Some self-driving vehicles need sophisticated sensors producing data being analyzed by powerful computers. An article in The Journal News on June 25, 2017 by Marco Della Cava writes “it seems the success of this transportation revolution hinges on decidedly low tech material: Paint”. The most critical upgrade of infrastructure amounts to making sure the lines on 4 million miles of roads are solid, bright and preferably white so they can be picked up by computer vision gear.
A USA Today network survey of nearly a dozen states hoping to lead the way in self-driving cars and trucks reveals varying degree of readiness as officials balance anticipating a high shift in mobility with a reluctance to spend infrastructure funds. Some states such as California, Michigan, Arizona and Ohio are eagerly welcoming self-driving vehicle tests and beginning to make upgrades to roads to accommodate self-driving vehicles.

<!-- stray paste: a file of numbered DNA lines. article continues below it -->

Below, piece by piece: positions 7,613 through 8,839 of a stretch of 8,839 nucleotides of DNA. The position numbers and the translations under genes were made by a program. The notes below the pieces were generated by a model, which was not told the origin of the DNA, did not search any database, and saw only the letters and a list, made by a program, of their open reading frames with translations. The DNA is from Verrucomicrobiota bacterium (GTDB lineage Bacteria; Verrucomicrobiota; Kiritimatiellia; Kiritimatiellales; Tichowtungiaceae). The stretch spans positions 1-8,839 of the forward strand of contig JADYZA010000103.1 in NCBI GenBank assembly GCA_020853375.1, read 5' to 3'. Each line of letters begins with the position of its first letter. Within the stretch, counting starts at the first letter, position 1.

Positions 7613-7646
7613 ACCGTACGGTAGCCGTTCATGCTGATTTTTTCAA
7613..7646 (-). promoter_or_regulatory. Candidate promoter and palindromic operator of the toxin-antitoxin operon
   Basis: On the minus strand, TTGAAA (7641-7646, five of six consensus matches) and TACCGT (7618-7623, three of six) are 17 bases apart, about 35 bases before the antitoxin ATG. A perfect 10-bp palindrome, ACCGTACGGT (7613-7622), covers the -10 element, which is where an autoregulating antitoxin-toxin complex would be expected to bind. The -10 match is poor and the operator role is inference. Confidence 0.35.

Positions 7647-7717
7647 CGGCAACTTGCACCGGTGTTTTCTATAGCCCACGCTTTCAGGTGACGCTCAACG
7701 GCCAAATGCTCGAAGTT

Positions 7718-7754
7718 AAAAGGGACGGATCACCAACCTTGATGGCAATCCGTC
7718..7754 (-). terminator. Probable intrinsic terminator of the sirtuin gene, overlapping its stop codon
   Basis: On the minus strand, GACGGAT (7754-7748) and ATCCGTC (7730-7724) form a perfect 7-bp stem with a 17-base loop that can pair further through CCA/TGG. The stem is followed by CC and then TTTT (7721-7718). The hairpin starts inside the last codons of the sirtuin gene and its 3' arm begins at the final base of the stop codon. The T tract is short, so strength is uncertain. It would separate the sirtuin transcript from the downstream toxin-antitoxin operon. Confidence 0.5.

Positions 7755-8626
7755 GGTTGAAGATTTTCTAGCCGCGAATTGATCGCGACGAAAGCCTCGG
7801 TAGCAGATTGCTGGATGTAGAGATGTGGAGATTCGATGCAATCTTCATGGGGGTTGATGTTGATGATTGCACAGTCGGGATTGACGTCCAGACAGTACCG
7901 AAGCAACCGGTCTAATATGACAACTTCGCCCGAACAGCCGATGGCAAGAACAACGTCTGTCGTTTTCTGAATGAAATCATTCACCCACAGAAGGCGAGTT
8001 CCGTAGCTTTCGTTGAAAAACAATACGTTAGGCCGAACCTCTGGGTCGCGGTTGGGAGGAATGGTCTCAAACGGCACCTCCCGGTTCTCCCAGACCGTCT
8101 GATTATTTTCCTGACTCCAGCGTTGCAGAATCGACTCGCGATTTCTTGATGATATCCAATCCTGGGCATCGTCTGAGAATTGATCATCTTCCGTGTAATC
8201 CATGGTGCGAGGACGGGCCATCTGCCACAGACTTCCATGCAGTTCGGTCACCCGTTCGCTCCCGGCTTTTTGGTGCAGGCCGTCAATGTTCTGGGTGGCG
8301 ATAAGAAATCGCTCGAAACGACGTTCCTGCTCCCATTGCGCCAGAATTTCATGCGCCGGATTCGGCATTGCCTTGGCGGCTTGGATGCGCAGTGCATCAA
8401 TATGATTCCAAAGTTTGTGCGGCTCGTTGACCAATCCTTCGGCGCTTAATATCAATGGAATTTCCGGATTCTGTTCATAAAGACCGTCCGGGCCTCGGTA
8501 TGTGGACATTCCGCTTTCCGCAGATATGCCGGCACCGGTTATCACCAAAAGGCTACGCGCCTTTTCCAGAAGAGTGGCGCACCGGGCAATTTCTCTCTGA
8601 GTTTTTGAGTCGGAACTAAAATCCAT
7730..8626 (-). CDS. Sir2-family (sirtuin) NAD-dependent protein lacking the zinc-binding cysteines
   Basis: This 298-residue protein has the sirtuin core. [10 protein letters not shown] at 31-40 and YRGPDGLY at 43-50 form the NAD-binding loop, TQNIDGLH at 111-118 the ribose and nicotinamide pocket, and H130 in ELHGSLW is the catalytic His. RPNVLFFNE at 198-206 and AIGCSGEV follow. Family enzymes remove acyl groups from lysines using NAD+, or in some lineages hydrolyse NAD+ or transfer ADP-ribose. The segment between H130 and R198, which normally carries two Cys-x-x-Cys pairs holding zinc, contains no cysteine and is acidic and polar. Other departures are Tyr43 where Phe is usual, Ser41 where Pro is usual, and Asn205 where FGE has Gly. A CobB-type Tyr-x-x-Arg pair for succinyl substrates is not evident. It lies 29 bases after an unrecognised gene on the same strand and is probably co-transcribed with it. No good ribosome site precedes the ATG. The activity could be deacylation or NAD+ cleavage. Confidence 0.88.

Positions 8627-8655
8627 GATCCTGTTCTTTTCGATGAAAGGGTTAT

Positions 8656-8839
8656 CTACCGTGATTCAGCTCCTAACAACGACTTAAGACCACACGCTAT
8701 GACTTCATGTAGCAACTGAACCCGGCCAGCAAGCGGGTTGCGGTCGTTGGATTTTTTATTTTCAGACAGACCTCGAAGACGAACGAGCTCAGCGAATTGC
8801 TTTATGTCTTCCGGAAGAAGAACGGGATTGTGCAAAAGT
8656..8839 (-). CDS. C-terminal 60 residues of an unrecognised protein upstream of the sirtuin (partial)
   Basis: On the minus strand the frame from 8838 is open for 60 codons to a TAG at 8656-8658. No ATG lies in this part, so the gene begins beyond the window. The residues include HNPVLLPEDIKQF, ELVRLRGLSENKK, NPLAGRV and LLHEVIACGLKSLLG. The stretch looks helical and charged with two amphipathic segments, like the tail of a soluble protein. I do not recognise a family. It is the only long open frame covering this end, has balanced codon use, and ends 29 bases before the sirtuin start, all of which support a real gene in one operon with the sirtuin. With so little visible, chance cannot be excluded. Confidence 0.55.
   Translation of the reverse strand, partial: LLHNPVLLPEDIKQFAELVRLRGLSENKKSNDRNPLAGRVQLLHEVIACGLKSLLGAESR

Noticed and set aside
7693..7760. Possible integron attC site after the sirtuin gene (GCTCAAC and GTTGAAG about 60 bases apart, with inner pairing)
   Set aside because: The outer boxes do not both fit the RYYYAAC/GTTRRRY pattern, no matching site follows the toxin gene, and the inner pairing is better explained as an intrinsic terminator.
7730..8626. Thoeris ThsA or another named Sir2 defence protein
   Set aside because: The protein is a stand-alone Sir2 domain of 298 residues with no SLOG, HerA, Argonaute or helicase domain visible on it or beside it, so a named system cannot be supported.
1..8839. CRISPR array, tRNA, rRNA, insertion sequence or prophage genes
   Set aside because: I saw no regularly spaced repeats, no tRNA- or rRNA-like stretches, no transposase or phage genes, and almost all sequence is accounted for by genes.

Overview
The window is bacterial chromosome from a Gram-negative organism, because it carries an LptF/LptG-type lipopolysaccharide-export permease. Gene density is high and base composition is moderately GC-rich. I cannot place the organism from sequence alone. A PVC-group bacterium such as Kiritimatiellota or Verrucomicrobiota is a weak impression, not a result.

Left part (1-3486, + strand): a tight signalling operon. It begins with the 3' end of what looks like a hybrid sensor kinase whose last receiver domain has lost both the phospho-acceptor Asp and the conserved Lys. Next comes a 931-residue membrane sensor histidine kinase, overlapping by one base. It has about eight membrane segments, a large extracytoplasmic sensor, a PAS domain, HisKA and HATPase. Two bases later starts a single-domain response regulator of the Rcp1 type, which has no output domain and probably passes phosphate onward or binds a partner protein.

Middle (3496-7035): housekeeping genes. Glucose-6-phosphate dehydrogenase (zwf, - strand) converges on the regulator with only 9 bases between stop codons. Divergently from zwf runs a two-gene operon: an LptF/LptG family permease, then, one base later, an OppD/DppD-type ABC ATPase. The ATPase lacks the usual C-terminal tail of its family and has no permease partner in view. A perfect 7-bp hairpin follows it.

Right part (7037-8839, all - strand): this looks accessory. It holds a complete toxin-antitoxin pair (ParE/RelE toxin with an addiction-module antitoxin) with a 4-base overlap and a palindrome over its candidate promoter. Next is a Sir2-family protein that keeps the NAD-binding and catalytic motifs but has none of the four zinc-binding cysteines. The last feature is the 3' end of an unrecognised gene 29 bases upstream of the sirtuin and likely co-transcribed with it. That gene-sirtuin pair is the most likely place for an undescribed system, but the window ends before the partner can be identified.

Two factors make it difficult for states to dive headlong into concrete infrastructure, improvements whether that is painting lane stripes or embedding sensors in road and traffic signs. The first according to the article is a lack of national vision for self-driving vehicles. President Trump promised to spend upwards of 1 trillion on infrastructure needs. But so far there is no road map for securing such funds. The second factor causing some states to put the brakes on is the sense that tech companies such as Uber & Google. Waxmo and automakers such as Ford, General Motors and others are developing self-driving cars that will have sensors and mapping systems that will not rely on roadway upgrades.